• 24. (NACE 22). For group C, the percentages lie between 66.7% (NACE 21) and 71.4%(NACE 22).Companies belonging to NACE 35 (Other transport equipment), 31 (Other electricalmachinery and apparatus) and 20 (Wood (and products)) on average give less goodanswers to question 1 of the MBS. Percentages of companies classified to group Aare respectively 17.2%, 22.2% and 22.6%; to group B 24.1%, 22.2% and 25.8%; togroup C 41.4%, 55.6% and 48.4%.The above results can be seen as a quality assessment of the MBS: NACE 2-digits21, 22 and 33 have are performing better than NACE 2-digits 35, 31 and 20. Ofcourse all this is conditional on the assumption that using turnover as a proxy forproduction does not give a too large deviation from reality.4.4 Verification of the time shift of question 1 in relation to turnover dataIn this section a check is made to verify that the time shift between question 1 of theMBS in relation with turnover in practice is one month (see also section 3.1). Theapproach is as follows. The percentage of companies classified into category 1 isalso calculated using amdTBEID ,t 3 , amdTBEID ,t 2 and amdTBEID ,t instead ofamdTBEID ,t 1 . If the percentage of companies classified into category 1 for one ofthese additional three cases is larger than for amdTBEID ,t 1 , the time shift seemsdifferent than assumed. The results of these calculations, made on the on the NACE2-digit level, are given in Table 8. 21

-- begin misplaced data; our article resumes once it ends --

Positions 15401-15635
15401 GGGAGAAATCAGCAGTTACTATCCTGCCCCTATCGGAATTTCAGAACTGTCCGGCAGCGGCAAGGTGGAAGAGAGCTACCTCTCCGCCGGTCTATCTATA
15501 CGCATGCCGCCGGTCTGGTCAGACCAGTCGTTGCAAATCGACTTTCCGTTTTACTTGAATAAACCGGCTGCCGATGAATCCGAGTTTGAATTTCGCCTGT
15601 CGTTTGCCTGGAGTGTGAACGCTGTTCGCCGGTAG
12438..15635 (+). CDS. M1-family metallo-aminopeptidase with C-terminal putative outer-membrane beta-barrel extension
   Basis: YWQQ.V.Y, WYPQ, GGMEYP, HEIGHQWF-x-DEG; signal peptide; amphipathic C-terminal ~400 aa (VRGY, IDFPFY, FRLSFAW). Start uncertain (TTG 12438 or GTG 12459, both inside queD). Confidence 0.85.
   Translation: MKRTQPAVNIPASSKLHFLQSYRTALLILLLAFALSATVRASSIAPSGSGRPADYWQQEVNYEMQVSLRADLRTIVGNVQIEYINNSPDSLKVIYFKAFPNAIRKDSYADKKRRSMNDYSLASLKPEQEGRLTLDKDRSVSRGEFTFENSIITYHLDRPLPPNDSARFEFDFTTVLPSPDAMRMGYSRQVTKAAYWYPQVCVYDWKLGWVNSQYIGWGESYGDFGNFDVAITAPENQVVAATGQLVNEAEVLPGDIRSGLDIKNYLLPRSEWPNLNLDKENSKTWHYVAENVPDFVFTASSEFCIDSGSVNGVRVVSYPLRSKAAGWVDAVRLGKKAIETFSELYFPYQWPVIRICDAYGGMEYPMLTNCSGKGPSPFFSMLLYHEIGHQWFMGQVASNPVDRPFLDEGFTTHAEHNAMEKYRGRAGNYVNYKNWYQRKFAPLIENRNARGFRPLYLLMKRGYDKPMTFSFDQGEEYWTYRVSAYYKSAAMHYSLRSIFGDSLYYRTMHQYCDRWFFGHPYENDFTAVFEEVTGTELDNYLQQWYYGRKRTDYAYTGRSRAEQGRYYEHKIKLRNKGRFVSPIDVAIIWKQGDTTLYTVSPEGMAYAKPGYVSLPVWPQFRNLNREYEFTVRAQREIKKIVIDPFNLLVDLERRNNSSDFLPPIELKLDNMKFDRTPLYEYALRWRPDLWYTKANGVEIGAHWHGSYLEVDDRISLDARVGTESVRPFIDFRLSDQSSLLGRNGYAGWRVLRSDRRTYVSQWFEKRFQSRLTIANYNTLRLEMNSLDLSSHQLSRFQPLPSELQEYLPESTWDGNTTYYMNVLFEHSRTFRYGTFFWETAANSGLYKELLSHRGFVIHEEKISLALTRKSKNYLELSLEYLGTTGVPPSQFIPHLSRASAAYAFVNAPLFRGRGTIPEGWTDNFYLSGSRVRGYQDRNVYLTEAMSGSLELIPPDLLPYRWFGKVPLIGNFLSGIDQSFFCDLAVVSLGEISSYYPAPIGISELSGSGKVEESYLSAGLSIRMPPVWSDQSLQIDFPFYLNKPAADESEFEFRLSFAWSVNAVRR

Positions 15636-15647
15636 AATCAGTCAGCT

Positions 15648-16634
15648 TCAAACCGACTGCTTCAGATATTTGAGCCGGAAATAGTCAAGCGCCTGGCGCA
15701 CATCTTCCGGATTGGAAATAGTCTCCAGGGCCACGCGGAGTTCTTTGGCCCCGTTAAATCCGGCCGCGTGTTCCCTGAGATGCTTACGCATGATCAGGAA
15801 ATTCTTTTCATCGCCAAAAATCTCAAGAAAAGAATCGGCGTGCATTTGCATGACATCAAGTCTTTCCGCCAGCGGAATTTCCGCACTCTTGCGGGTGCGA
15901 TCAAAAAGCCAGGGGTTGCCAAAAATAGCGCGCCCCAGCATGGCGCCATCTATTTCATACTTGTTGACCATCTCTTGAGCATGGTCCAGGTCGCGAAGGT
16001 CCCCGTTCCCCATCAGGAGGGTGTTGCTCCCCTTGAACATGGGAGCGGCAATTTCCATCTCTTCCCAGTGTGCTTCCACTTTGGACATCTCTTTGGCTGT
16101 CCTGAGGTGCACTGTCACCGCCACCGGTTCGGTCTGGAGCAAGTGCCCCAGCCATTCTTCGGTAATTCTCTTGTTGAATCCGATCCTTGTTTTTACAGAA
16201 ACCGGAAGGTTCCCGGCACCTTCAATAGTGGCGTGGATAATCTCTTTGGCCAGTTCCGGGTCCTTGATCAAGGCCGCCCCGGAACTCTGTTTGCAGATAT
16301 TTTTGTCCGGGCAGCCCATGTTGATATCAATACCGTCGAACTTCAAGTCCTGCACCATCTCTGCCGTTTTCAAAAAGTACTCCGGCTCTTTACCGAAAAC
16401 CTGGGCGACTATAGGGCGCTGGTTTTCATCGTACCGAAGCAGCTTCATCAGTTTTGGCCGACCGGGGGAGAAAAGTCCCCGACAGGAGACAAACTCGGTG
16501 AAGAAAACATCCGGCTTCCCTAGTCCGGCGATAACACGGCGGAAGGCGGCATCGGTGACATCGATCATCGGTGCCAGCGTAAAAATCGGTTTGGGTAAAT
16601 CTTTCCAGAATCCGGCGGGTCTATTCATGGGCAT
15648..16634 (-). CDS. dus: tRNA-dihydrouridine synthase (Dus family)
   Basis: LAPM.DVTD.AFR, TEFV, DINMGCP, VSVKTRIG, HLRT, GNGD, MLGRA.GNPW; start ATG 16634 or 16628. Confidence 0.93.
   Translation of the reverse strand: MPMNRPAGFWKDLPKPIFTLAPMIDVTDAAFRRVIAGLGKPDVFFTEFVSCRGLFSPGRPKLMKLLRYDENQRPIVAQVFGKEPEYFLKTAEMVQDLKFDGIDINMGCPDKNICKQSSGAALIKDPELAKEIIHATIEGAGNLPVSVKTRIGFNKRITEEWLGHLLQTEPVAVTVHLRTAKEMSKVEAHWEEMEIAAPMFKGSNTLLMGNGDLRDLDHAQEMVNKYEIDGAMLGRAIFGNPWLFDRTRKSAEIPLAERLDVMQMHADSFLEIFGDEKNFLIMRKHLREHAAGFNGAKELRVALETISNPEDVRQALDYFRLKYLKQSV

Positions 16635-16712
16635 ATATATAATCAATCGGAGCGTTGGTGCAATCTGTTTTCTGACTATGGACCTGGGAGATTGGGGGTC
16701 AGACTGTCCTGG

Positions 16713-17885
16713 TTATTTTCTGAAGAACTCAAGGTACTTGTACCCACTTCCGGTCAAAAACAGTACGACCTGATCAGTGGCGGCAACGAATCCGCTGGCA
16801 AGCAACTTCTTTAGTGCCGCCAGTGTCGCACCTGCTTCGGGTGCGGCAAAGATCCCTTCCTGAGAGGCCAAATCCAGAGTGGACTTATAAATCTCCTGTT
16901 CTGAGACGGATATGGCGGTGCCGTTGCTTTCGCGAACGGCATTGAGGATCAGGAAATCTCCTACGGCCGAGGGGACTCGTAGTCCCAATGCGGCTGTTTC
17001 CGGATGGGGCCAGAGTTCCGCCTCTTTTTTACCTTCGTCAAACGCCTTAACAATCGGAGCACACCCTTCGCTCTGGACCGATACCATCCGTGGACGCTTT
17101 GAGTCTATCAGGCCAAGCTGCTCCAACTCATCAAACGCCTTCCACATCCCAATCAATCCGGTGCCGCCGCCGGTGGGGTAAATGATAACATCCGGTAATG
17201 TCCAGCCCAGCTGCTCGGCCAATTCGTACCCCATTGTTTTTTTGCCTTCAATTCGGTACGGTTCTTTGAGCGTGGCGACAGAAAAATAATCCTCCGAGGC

• 25. Table 8. Validation of time shift for question 1 of the MBS on the NACE 2- digit level. NACE 2-digit levels indicated in light grey are excluded from analysis (see also section 4.3). The most interesting values of the percentage of companies classified into category 1 are indicated with dark grey. Due to the time shifting, the total number of companies classified for each time shift varies between 982 and 1003. Percentage of companies classified into category 1 usingNACE 2-digit amdTBEID ,t 3 amdTBEID ,t 2 amdTBEID ,t 1 amdTBEID ,t 15 16.1 18.5 41.1 12.9 16 0.0 16.7 16.7 0.0 17 14.3 23.8 23.8 9.5 18 7.7 38.5 23.1 23.1 19 6.7 0.0 33.3 6.7 20 16.1 9.7 22.6 12.9 21 16.7 13.0 51.9 3.7 22 7.1 42.9 60.7 17.9 23 16.7 0.0 50.0 16.7 24 13.0 10.0 44.0 11.0 25 17.1 25.7 37.1 14.3 26 11.0 30.5 28.0 9.8 27 11.9 14.3 38.1 9.5 28 12.1 14.8 36.9 8.1 29 17.2 10.7 29.5 13.1 30 0.0 0.0 0.0 0.0 31 7.4 14.8 22.2 11.1 32 0.0 14.3 14.3 14.3 33 17.4 8.7 47.8 8.7 34 15.2 12.1 24.2 21.2 35 3.4 10.3 17.2 10.3 36 12.5 12.5 40.6 15.6For 14 of the 16 analysed NACE-2-digit groups the maximum percentage ofcompanies classified into category 1 is obtained using amdTBEID ,t 1 . This indicatesthat on average for these groups, the persons who answer question 1 of the MBSreally interpret ‘last month’ as one month earlier.NACE 26 shows slightly different behaviour. Using amdTBEID ,t 2 , the percentage ofcompanies classified into category 1 is 30.5%, just 2.5% more than whenamdTBEID ,t 1 is. For NACE 26, comparing MBS data with turnover data of twomonths earlier, instead of data of ‘last month’, would be slightly more appropriate.For NACE 17, of the companies 23.8% is classified into category 1 both for usingvalues of amdTBEID ,t 1 and amdTBEID ,t 2 . For this group, comparing with turnoverdata of ‘last month’ or of two months earlier does not seem to make any difference.Because the deviations for both NACE 17 and 26 with respect to the timingassumption made in section 3.1 are very small, always values of amdTBEID ,t 1 havebeen used when comparing to question 1 of the MBS. This was mainly done to keepuniformity in the analysis process. 22